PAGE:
A high number of young people across the globe are still experiencing poor education and employment more than two years into the implementation of the 2030 Agenda, according to the World Youth Report on “Youth and the 2030 Agenda for Sustainable Development”.
The Youth and the 2030 Agenda for Sustainable Development report by the United Nations Department of Economic and Social Affairs (UNDESA) observe that even though the global economy has started to recover, youth employment has worsened in recent years.
The report focuses on only two SDGs; education and employment, saying the realization of targets under these Goals are fundamental to overall youth development.
“There are presently 71 million young people unemployed, and many millions more are in precarious or informal work,” The report says.
Even more disturbing, the report further reveals that about 156 million youth in low- and middle-income countries are living in poverty even though they are employed.
The report maintains that the youth will play a significant role in achieving the 2030 agenda.
“Having decent work is crucial for young people and their future, but it also has a domino effect on local communities, countries and the world as a whole,” the report says.
According to the Youth and the 2030 Agenda for Sustainable Development report, one of the most serious impediments to effectively address youth development challenges under the 2030 Agenda is the lack of timely and accurate age-disaggregated data on the situation of youth.
“While 90 of the 232 indicators developed to measure implementation of the Sustainable Development Goals can be considered relevant to young people, efforts to collect data on these indicators reveal a widespread lack of age-disaggregated data,” the report observes.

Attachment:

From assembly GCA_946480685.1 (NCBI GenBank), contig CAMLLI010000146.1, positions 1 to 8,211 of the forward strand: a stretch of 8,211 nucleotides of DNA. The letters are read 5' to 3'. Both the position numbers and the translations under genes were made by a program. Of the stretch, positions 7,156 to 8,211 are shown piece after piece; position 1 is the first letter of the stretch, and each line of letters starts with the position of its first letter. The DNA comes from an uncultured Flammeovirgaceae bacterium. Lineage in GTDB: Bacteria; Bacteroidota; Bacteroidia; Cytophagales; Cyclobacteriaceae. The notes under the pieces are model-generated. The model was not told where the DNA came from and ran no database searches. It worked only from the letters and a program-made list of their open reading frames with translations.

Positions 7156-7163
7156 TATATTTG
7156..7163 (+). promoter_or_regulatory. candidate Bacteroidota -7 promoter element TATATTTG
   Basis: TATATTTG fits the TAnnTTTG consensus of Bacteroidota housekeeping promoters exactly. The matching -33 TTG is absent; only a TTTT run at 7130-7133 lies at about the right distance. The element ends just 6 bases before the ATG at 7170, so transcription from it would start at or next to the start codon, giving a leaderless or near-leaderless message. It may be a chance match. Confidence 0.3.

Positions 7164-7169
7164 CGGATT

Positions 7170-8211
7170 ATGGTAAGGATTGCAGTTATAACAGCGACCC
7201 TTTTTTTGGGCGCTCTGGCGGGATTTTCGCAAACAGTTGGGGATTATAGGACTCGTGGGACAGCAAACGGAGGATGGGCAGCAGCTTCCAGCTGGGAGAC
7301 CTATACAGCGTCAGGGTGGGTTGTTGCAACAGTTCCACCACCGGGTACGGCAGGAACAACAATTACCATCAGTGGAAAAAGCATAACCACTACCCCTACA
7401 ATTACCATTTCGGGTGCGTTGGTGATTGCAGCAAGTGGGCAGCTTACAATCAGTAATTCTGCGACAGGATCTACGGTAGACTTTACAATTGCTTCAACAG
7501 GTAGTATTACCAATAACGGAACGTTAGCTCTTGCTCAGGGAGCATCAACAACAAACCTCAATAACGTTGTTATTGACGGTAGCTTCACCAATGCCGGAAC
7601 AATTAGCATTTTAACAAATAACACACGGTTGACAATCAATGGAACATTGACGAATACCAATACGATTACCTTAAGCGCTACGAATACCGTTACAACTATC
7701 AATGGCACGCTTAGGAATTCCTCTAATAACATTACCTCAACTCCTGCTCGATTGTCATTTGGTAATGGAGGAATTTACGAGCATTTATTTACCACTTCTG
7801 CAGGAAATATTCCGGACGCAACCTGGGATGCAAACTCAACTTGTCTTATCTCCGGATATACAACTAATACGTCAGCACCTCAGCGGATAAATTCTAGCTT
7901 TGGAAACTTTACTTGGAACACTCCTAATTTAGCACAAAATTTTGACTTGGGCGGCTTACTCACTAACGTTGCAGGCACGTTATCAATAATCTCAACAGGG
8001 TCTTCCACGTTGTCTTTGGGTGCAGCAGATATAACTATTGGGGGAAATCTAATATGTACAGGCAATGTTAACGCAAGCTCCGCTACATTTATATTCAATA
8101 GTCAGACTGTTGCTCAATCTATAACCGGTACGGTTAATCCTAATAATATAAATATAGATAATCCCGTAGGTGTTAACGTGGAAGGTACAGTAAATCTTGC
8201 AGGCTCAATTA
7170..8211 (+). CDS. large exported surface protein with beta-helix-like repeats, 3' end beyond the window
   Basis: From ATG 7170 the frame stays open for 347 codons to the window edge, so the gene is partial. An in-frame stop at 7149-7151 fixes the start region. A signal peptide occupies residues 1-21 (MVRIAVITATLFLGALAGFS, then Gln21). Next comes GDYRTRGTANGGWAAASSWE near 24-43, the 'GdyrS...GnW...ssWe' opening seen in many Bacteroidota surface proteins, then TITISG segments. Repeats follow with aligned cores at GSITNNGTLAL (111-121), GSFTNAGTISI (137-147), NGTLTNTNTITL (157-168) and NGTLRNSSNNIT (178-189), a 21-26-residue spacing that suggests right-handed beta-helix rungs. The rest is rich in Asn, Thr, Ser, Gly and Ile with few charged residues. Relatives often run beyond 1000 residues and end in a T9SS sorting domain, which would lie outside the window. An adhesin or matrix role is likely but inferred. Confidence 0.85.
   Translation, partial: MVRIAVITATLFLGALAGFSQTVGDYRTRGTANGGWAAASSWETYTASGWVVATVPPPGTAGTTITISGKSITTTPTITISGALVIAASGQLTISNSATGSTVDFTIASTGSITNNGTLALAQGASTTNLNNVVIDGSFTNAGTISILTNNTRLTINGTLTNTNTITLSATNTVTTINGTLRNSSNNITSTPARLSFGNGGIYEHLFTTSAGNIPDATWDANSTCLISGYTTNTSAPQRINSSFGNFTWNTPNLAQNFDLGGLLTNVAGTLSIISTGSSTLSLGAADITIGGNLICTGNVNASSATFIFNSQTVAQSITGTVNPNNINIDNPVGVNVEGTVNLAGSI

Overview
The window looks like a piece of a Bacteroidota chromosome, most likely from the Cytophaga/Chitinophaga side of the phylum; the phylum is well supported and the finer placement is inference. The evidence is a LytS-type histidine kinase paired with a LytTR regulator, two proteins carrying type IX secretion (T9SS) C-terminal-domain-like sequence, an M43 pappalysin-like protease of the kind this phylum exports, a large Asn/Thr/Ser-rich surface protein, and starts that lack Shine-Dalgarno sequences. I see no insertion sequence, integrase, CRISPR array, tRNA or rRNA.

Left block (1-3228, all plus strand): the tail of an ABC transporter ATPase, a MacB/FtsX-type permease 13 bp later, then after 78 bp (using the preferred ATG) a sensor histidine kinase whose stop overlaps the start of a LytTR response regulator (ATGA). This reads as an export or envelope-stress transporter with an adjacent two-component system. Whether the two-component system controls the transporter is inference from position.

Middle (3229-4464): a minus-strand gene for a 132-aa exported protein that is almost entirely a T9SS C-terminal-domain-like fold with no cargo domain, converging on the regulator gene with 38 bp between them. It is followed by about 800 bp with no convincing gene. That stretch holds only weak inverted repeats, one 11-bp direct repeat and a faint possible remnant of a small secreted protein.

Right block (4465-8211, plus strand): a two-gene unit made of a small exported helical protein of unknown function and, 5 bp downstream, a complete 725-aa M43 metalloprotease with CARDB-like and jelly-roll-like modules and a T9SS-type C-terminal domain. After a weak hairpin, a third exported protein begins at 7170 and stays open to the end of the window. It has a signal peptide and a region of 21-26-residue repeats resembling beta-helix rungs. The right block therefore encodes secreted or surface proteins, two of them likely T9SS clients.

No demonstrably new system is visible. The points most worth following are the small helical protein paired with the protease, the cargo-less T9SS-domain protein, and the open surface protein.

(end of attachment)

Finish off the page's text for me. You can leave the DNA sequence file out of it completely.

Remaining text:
Today, there are 1.2 billion young people aged 15 to 24 years, accounting for 16 percent of the global population.
“The active engagement of youth in sustainable development efforts is central to achieving sustainable, inclusive and stable societies by the target date, and to averting the worst threats and challenges to sustainable development, including the impacts of climate change, unemployment, poverty, gender inequality, conflict, and migration,” the report says.
The report by UNDESA also recommends using relevant and timely data on how much and how well public financial resources have been utilized to achieve youth-related goals are essential for addressing gaps and improving the effectiveness of existing spending.
The report highlights finance and measurement at the level of global policy as the major issues that need to be addressed as part of worldwide youth development efforts while at the national level; it calls on an acceleration of policy and programmatic responses to the Sustainable Development Goals.
The report further urges countries to draw insights from the Addis Ababa Action Agenda, which commits countries to promoting stable and affordable access to finance in support of small and medium-sized enterprises, which are essential for promoting job creation.
The Report further underlines the need to strengthen youth participation mechanisms to facilitate young people’s engagement in policies and activities that enhance sustainable development efforts.
“Particular attention should be given to increasing youth involvement in national sustainable development coordination councils, working with national youth councils, expanding the United Nations Youth Delegate Programme and other opportunities for youth representation, and ensuring that young people contribute to voluntary national reviews of progress on the Sustainable Development Goals,”
The Report also highlights key elements for an effective youth policy, which include; providing political leadership and strategic vision; securing adequate budget and resource allocations; using timely and accurate data on the situation of young people; utilizing the knowledge, experience and expertise of young people in the design, implementation and evaluation of the youth policy; mainstreaming and integrating youth policies across sectors; taking into account the linkages and impacts of policy objectives; and developing a transparent monitoring and accountability framework.
These highlights would come in handy for Kenya, which is the process of implementing the much-awaited national youth policy.